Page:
Fonts for learning to write fall into various categories. Some are intended to develop school exercises, others to facilitate the acquisition of writing through reading, and some character designers are aimed at the public of parents wanting to advance their children or even adolescents and adults wishing to correct or improve their handwriting. For many, these notebook fonts are still synonymous with elegant, decorative writing, such as the so-called English cursive writing, or script, architectural plans. You can choose Fancy fonts generator for the same.
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The decision of the Ministry of Education to provide schools with fonts intended to facilitate the fluidity of writing and note-taking gives the opportunity to take an interest in some of these fonts from the group of so-called Latin scripts.
Initially designed so that students could reproduce the handwriting of employees in writing or civil servants, the more recent fonts have other educational aims, and seek less to please than to facilitate directed acquisition or self-learning. Learning to write. We tried to separate these fonts and ask ourselves: Will their evolution depend on new methods of optical handwriting recognition and the creation of optimized fonts for display on screens? The future ducts correct will it be influenced by technical developments?
First of all, what fonts are we talking about?
Of those which we will qualify, according to an ad hoc expression, of notebook fonts.Either school fonts, intended for teachers or parents of students, and not publishing fonts that have been designed to facilitate the reading of works reserved for a young audience. Is this distinction valid? Yes, if we are to believe some creators who felt the need to design two ranges of families, one intended to facilitate learning, the other reserved for publishers.
This is the case of P’tit François, by Olivier Nineuiland Evelyn Audureau, whose families (script and cursive) are divided into families called “Education”, which “conform to the rules of school notebooks (lineages“Seyes”, or“tunnels”for kindergarten)” and say “Book” (“with short rising [and] tighter spacing [for] the composition of the texts to be read”). Each family has four styles (Medium, Medium Italic, Bold, and Bold Italic).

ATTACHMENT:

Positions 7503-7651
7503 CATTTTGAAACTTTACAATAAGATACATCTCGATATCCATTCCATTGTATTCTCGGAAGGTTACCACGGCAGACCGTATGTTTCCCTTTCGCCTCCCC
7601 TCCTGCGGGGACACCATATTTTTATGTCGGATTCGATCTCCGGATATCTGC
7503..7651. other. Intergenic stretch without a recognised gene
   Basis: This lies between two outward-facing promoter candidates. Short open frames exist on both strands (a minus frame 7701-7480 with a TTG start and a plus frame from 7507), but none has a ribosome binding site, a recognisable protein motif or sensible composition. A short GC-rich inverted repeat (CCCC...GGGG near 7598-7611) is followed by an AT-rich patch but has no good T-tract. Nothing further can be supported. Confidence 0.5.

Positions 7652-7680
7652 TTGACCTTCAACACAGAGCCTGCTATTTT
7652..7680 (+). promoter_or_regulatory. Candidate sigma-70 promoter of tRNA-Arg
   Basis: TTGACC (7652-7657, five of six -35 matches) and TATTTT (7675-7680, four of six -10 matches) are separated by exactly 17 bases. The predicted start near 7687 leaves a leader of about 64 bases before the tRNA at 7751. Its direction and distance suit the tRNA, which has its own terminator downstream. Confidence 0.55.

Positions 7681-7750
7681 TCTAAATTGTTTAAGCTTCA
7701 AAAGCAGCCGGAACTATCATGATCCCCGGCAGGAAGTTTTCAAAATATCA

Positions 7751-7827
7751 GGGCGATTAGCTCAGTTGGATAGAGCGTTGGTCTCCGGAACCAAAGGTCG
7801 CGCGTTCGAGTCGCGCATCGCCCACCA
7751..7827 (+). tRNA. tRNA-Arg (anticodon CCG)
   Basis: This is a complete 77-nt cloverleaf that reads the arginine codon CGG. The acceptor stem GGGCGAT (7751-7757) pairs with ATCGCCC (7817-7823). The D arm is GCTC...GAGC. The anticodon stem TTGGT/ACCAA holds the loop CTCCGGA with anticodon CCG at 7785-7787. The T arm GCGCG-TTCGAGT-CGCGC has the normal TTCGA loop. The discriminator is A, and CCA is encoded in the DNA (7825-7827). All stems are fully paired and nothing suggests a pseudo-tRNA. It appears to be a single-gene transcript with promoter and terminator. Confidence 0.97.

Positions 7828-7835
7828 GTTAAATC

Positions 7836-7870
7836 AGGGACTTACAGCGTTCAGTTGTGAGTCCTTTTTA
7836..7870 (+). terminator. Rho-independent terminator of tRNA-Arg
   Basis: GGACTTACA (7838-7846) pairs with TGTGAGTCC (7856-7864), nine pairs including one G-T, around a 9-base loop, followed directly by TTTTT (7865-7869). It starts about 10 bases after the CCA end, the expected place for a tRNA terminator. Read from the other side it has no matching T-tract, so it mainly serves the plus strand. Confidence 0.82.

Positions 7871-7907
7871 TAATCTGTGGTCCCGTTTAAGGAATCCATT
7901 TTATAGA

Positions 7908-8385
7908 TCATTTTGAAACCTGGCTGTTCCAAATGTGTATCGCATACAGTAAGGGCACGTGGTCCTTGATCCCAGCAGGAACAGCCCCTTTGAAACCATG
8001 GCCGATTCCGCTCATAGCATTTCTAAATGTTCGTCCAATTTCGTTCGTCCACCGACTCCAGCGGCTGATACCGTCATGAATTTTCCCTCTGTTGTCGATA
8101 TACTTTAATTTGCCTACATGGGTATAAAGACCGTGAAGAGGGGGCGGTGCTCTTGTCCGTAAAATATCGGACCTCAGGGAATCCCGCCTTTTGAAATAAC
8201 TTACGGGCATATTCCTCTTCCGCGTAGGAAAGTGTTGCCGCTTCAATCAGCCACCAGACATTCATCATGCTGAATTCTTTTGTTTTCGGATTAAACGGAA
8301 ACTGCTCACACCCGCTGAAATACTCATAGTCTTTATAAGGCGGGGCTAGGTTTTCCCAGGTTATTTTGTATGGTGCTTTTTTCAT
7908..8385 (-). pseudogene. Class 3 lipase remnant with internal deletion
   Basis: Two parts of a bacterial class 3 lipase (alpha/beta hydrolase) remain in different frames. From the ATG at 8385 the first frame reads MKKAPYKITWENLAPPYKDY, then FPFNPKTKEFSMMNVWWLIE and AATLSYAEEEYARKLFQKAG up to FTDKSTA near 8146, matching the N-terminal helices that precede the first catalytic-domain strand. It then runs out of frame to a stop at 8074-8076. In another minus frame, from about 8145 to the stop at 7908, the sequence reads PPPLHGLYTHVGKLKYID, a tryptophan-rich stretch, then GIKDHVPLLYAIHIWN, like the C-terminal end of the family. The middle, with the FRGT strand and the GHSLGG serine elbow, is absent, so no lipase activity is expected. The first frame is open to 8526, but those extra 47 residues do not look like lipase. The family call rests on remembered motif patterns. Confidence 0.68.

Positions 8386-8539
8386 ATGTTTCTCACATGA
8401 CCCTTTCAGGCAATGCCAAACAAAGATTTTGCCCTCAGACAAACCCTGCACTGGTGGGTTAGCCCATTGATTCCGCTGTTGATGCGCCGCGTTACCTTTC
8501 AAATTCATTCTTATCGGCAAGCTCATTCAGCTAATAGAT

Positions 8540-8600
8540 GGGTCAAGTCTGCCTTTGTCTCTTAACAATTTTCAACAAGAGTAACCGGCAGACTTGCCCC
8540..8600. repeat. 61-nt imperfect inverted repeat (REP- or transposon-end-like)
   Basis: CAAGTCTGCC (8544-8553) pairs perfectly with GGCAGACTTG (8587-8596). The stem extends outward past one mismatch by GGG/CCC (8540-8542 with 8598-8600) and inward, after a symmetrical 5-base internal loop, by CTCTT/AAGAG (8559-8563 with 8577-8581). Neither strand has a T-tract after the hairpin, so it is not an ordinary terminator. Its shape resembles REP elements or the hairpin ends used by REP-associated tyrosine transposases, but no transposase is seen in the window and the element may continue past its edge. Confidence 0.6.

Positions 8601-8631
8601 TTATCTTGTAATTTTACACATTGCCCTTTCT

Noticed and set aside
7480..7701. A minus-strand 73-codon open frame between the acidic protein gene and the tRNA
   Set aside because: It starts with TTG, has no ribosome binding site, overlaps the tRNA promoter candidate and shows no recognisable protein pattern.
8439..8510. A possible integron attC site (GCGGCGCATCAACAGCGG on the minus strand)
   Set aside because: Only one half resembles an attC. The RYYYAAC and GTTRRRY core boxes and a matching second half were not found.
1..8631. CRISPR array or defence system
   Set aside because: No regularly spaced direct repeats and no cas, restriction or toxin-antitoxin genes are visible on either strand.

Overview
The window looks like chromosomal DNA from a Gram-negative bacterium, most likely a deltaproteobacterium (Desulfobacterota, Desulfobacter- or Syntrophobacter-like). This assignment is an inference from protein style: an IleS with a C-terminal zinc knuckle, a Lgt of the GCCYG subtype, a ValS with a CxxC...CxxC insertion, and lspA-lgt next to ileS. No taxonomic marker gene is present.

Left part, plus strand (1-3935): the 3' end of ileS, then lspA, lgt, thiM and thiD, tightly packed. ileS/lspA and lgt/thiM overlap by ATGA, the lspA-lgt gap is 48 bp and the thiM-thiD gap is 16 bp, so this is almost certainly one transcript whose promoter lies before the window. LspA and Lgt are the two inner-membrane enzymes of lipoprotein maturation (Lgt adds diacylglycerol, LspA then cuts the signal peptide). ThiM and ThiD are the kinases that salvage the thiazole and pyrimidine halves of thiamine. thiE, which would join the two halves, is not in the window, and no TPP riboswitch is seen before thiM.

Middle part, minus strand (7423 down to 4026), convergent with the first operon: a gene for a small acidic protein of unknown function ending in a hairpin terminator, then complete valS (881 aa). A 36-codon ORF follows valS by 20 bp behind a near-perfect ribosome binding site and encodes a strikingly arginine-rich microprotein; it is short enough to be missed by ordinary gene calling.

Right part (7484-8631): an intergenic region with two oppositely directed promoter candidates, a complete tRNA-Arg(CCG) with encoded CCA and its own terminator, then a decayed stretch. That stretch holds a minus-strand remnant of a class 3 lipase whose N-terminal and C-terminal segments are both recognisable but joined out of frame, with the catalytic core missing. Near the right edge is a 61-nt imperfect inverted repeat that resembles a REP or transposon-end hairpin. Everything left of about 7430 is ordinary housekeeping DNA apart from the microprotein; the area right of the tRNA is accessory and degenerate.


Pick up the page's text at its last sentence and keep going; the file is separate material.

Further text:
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Things get complicated with composite, educational and special fonts, which are meant to make it easier to compose examples made by parents or teachers. At its simplest, we have, for example, the fonts of Jean-Marie Douteau, which are divided between fonts for learning to write (the range of Écolier fonts, made up of two common fonts, one with short descenders, the another with long descenders, with three variants also including rulers, one for preparatory classes, two others taking up the difference in length of the descendants), and fonts dedicated to reading exercises, the Obase and Odumo. Assuming that the upper part of the characters makes it possible to distinguish them, these fonts contain letters whose lower part does not appear.
The creators of such “composite” fonts deploy a wealth of imagination to facilitate the task of parents and school teachers. They are often teachers, active or retired. Thus, those of Bernard Vivier (BV-Ronde and others) are accompanied by so-called box versions (to print rectangles in which the child will trace the letter). He also provided tips for reproducing three kinds of rules. The letters of its fonts, if composed after using key shortcuts (AltGr + key little used for French) will be aligned in the rules.